MESA, Ariz. -- Ryan Sweeney bought a home in the Chicago suburb of Naperville, not knowing he'd have to deal with the coldest winter in 30 years and third snowiest on record. He needed to hit, so he created a bat cave in his attic.
The Cubs outfielder could go to a nearby facility or use the home gym he added to his home, or he could simply head upstairs and take advantage of a batting tee and net he installed on the top level of his new house.
It's not as if he had to clear storage boxes or holiday decorations before he could take some swings. The area is finished and carpeted. The roof isn't high enough for a golf simulator, which was the original plan, but there's plenty of space for him to hit off the batting tee.
Instead of a man cave, Sweeney has a man attic.
"I have the basement, too," he said. "I have up there and the basement, and [wife Natasha] has the rest of the house."
The Sweeneys' other addition this offseason was son, Myer. Didn't all the hitting wake him up?
"No, it's a four-level house and he was downstairs and couldn't hear it," Sweeney said.
Hopefully, Sweeney's season goes as smoothly.
He joined the Cubs last April 3, signing a Minor League deal after he was released by the Red Sox. The left-handed hitting outfielder was promoted on May 6, and batted .266 in 70 games. However, he missed two months because of a broken rib suffered when he crashed into the outfield wall on June 29 in Seattle. Sweeney can't promise that he'll avoid contact with walls this year.
"I'm going to go after the ball if I can catch it," he said. "All the times I've hit a wall, I've caught the ball. If I hit the wall and didn't catch it, it would be pointless. I'm not going to try to avoid it, but definitely having one year playing at Wrigley under my belt and hitting that brick wall, I'll probably be a little safer sometimes. I think the whole mentality is you have to try to stay on the field the whole year and not worry about one play. It's hard to take it out of you to not go after a ball hard."
"We just have to learn to play with each other," Sweeney said. "I think the biggest thing with Junior being a converted infielder is knowing where other guys are and what guys can get to certain balls on the field. Obviously, he's a good athlete and he's fast and wants to get everything, but you have to know where everybody else is. You have to learn it in Spring Training, because it's tough during the season when you can't hear."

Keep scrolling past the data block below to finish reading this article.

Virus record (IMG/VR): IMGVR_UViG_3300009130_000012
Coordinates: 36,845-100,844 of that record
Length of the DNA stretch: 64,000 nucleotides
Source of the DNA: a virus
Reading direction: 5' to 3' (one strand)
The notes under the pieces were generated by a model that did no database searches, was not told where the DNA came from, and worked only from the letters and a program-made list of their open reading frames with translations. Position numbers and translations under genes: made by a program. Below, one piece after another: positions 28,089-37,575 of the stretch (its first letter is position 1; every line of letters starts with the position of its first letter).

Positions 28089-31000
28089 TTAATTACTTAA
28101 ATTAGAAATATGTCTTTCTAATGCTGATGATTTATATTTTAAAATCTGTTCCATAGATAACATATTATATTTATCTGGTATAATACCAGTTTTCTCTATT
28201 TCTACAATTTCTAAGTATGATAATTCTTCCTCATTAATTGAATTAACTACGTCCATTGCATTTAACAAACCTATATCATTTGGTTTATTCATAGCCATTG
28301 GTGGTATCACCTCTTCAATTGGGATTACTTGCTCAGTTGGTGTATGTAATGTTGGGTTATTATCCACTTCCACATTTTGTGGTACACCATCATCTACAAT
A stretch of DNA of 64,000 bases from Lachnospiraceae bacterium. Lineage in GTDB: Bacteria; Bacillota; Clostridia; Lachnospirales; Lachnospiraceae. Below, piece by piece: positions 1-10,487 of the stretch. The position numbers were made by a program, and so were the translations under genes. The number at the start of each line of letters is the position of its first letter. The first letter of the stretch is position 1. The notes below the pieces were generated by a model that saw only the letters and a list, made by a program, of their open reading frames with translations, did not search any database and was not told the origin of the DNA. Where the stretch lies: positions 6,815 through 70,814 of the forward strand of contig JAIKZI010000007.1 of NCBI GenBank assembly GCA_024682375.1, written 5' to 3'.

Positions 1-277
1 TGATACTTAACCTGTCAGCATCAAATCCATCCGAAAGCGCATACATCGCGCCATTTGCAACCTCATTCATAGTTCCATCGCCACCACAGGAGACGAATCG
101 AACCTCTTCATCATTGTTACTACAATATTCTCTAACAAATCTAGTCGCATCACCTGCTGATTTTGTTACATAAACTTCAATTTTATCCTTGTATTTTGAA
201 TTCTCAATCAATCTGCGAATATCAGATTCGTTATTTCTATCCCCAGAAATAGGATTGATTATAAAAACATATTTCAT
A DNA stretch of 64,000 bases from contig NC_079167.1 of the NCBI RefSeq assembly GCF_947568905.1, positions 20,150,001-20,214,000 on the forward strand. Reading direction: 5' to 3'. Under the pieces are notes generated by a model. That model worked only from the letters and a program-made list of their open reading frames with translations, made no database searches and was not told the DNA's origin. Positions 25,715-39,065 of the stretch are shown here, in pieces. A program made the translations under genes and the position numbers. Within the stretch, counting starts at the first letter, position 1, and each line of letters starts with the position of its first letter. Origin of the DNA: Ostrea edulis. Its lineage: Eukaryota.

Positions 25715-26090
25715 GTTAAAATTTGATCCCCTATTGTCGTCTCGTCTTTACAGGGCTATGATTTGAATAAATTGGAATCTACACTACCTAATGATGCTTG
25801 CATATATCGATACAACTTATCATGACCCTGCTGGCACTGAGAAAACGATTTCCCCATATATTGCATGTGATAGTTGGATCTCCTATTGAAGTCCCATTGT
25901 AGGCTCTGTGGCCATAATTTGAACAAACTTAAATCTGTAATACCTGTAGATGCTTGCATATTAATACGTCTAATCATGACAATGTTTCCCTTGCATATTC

Ruggiano drove in three runs on Tuesday, hitting a two-run homer and RBI double, but most of the focus in Cubs camp so far has been on the hot prospects, including Javier Baez and Kris Bryant. The media didn't interview Ruggiano after his first home run but did when Baez and Bryant each connected.
"It's understandable," Sweeney said. "A lot of us were top prospects at one time and people are excited about them coming up to the big leagues. When they do good, it's fun for you guys [in the media] to talk about them."
Baez and Bryant are the future. Sweeney and some of the other Cubs are interested in the present, even if no one seems to think much of the current roster.
"Any team can say 'rebuilding phase' or 'we're waiting for these guys to come up,' but there's no reason why we can't win right now," Sweeney said. "We have the talent. The teams I've been on, you just have to put it all together. ... We have the starting pitching and the bullpen and the young offense that we can take it to the next level.
"We need to have a chip on our shoulder," he said. "Being the underdog isn't a bad thing. Nobody has any expectaions for you and you have to set them for yourself. If we can go out and play well, it'll be a shocker to people."
Sort of like having a batting tee in your attic.
Carrie Muskat is a reporter for MLB.com. She writes a blog, Muskat Ramblings, and you can follow her on Twitter @CarrieMuskat. This story was not subject to the approval of Major League Baseball or its clubs.